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The Hero’s Guide to Saving Your Kingdom

by Christopher Healy

(May 1st, 2012: Walden Pond Press/HarperCollins)

There’s a lot you don’t know about Prince Charming.

Sure, we’re all aware of those guys who show up at the end of fairy tales to save the princesses, throw on a fancy suit, and get hitched in a lavish wedding. But have you ever wondered who those guys really are? Or if the few, meager facts we do hear about them are even true? (Hint: Generally not.)

In the first volume of the Hero’s Guide saga, we meet Prince Frederic, Prince Liam, Prince Gustav, and Prince Duncan — better known as the Princes Charming who rescued Cinderella, Sleeping Beauty, Rapunzel, and Snow White, respectively — and find out that these men are far more (or less) than the cardboard cutout heroes we’ve heard tales about. Rejected by their princesses and cast out of their kingdoms, these four men bond over their shared anonymity and band together to battle witches, goblins, trolls, bandits, and giants in order to save each of their kingdoms from a diabolical plot. And by the end, with any luck, they may finally become the real heroes they were always meant to be.


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“One of the more clever, hilariously successful incarnations of the current literary rage to rip apart and rewrite fairy tales… The princes in “The Hero’s Guide” may not be charming, but Healy’s romp of a book about them most certainly is.” —Los Angeles Times

“The premise is indeed charming…a quest that recalls at moments the Musketeers and at others, the Marxes.” —New York Times Book Review

“Healy’s fast-paced debut is overflowing with suspense, humor, and carefully developed characters. Healy injects age-old characters and fairy tale tropes with a fresh, contemporary sensibility, resulting in a crowd-pleaser with laugh-out-loud lines on nearly every page.” —Publishers Weekly (starred review)

“The fairy-tale world is tongue-in-cheek but fleshed out, creating its own humor rather than relying on pop-culture references. Healy juggles with pitch-perfect accuracy, rendering the princes as goobers with good hearts and individual strengths, keeping them distinct and believable. Inventive and hilarious.” —Kirkus Reviews (starred review)

“[A] lively, humorous adventure.” —Wall Street Journal

“This is the most fun you can have short of rounding up King Arthur’s knights, filling their armor with laughing gas, and driving them to a roller disco.” —Frank Cottrell Boyce, New York Times bestselling author of COSMIC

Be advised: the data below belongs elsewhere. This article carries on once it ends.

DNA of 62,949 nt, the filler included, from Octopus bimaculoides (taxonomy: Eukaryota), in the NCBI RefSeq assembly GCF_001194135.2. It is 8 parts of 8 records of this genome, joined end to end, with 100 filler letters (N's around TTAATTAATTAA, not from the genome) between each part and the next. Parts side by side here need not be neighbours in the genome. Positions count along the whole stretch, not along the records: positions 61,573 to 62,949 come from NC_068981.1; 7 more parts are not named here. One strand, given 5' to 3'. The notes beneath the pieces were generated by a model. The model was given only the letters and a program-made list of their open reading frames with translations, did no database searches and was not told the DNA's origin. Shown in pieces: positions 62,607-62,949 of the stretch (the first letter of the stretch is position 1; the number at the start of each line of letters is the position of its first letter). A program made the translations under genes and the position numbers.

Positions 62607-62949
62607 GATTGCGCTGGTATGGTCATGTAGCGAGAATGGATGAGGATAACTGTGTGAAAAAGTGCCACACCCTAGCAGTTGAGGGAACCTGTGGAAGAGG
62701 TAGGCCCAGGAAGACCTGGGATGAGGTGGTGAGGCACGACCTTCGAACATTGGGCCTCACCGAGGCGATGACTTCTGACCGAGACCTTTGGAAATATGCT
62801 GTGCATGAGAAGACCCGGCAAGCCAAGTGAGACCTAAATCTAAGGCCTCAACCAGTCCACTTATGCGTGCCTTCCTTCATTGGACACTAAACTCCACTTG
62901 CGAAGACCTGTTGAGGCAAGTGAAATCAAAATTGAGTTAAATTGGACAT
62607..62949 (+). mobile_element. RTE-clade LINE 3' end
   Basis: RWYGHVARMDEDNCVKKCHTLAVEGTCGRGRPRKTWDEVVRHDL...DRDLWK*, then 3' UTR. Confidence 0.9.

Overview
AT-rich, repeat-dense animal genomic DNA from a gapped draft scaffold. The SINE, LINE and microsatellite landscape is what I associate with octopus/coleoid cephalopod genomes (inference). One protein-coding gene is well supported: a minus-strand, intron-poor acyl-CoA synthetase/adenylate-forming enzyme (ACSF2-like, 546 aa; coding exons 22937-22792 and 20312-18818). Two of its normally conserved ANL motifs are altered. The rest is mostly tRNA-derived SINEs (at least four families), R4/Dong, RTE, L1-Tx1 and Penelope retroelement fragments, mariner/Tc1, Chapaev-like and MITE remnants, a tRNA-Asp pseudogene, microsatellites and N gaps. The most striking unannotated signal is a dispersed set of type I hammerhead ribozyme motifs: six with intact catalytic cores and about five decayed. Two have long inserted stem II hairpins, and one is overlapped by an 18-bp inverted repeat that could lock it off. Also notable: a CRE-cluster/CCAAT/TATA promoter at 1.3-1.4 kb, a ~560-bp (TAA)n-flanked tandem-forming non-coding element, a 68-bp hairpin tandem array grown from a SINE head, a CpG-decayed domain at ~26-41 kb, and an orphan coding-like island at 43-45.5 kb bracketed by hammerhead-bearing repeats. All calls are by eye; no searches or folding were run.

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  1. I don’t know if you still respond to these, but you always used to, so I’m hoping you still do.
    I was re-listening to The Hero’s Guide on a long drive last night to keep me focused (it worked very well–it’s a distinct possibility that if I hadn’t put it on, I would have gotten into a wreck) and indulge in some nostalgia, and I started wondering if you wrote chapter 1 with descriptions of chapter 20 and then had to make chapter 20 (and the leadup) match the description from chapter 1, or if you wrote up until chapter 20 and then went back to chapter 1 to include that preview. As a writer myself (yes, I’m the same Caroline who has frequented this site thanking you for inspiring me in the past–my book is done! I have an editor and cover art!), things like that always interest me.

    1. Hi, Caroline! That is a great question! I’m surprised no one’s ever asked it before. But the answer is that I wrote the “flash forward” in the beginning first and then found ways to work the plot to make it come true. That was my first novel and the only one I didn’t outline first, but even now, I often plot my books by filling in gaps between scenes I know I want to include. It’s like solving a puzzle. Frequently, the finale is the first part of a story I’ll envision, and then I have fun figuring out how to get there. (And CONGRATS on your book!)

  2. Hi Mr. Healy! Is “No One Leaves the Castle” going to have sequels? It was soooo good. I actually think it’s my favorite of the heroes guide stories and that’s saying a lot.